My New Take on Slam Dunk

Over the weekend I watched a number of Takehiko Inoue’s Slam Dunk episodes. They were chosen in random -not exactly since I focused on episodes where Sendoh appeared. Anyway, it’s not a secret anymore that I simply adore him.

Certain realizations arise when you watch a series or even a movie for several times and the following were mine:

Sakuragi’s tenacity

All 101 episodes of the anime documented Sakuragi’s improvement in basketball but the jump shot training parts taught me that I probably shouldn’t skip going to the gym. Nor should I do that with practicing Kanji.

Kogure’s stagnation

My father pointed this out: Kogure Kiminobu, a senior and Shohoku’s vice captain had to sit out and watch most of the games as bench warmer. Even when he’s in the game, there wasn’t much of a difference- fine, his miracle three-point shot was a thing. Then, when they won against Ryonan in Interhigh, Sakuragi said this:
“Your retirement has been postponed because of this genius.”
Granted that Sakuragi’s amazing potential has contributed to many of Shohoku’s wins and that basketball is after all a team sport, Kogure’s lack of improvement says a lot about how his character lacked depth. It’s almost hypocritical that he had the biggest dream of going to the nationals with Gori–at least Gori had the determination, even with his injuries.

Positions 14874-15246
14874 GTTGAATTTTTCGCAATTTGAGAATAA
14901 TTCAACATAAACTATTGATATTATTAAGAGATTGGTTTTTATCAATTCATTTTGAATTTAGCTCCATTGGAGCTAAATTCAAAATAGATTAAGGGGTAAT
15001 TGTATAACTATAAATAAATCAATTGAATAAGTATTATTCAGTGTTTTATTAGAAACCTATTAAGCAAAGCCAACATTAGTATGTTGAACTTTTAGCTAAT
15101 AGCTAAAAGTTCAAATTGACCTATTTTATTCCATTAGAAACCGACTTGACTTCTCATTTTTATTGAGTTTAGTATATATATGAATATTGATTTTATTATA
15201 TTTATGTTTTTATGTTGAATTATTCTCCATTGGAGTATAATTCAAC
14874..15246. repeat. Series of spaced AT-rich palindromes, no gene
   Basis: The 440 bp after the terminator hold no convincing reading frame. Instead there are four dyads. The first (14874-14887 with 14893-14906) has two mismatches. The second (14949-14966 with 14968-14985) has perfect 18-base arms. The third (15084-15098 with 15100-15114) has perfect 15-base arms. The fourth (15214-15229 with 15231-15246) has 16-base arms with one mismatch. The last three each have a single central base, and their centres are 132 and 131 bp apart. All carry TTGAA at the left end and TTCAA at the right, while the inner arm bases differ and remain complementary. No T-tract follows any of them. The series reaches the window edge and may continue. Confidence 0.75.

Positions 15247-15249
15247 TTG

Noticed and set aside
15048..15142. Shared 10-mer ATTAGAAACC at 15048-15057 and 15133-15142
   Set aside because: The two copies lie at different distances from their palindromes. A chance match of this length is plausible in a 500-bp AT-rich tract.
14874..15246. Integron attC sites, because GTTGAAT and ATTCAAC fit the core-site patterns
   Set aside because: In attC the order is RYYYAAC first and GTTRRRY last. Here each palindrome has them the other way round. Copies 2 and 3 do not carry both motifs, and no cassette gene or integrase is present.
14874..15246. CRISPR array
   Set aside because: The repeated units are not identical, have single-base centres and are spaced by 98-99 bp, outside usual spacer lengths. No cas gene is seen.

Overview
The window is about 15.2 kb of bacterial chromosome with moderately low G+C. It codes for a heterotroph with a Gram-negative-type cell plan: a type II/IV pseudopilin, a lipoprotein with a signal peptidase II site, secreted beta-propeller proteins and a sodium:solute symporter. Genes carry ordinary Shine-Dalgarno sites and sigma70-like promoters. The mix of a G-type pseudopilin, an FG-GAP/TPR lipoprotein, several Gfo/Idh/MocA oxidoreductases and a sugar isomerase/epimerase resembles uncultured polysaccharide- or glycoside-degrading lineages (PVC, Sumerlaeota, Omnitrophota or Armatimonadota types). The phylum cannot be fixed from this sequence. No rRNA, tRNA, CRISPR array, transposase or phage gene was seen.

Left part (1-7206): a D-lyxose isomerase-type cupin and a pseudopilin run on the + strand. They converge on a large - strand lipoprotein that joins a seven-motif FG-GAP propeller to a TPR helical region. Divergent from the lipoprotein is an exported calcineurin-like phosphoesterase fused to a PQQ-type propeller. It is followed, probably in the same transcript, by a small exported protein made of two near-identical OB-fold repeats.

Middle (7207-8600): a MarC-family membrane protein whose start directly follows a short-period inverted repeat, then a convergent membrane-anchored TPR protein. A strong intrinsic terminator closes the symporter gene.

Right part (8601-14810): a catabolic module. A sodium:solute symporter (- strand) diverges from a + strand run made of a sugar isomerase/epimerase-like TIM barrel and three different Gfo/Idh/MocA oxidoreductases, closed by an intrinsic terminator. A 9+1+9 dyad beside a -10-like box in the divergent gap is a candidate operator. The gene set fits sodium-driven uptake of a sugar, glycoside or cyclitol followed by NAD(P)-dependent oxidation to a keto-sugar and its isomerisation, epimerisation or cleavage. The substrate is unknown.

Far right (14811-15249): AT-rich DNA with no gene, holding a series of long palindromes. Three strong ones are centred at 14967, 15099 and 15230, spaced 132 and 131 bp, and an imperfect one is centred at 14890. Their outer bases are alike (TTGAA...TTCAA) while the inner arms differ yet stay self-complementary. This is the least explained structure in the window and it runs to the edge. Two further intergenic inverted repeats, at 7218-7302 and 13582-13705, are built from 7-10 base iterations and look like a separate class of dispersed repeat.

Rukawa’s loss

Greed is one key characteristic shared by a number of famous basketball players who could score 50 points a game. That’s totally okay, they are all that great and a good amount of greed is also needed for a team to win so I don’t hold it against Rukawa. However, I still think it takes more than the ability to score that makes a good basketball player. I’m pretty sure that Rukawa has the same amount if not even more determination Sakuragi possesses. However, that Rukawa had to save his energy for the second half in their inter-high match doesn’t add up to his ability to defeat Sendoh. The latter could save his energy for the entire duration of the game but could still score and make amazing passes. Their respective positions, Rukawa a small forward and Sendoh a point forward, heavily influence their playing styles as presented in the anime and therefore comparing them for the sake of rivalry, though acceptable, is pointless.

Sendoh’s slyness

I used to think this part was cute –he looked so innocent. He wasn’t. He was one hell of an actor. What’s this?

Slam Dunk, Volume 19 Chapter 63

In the anime version, he really appeared surprised about the foul call. The manga has made me confused though– was he surprised about the foul call or the nature of the foul? Nonetheless, the audience and the reader – ME- know that he’s perfectly aware of the foul.

If anything, this adds character to this seemingly good-natured genius. That he is sly is another reason for me to like him.

What now?

I’ll probably continue watching episodes of Slam Dunk, examining them from a different perspective. Anyway, who’s going to stop me?

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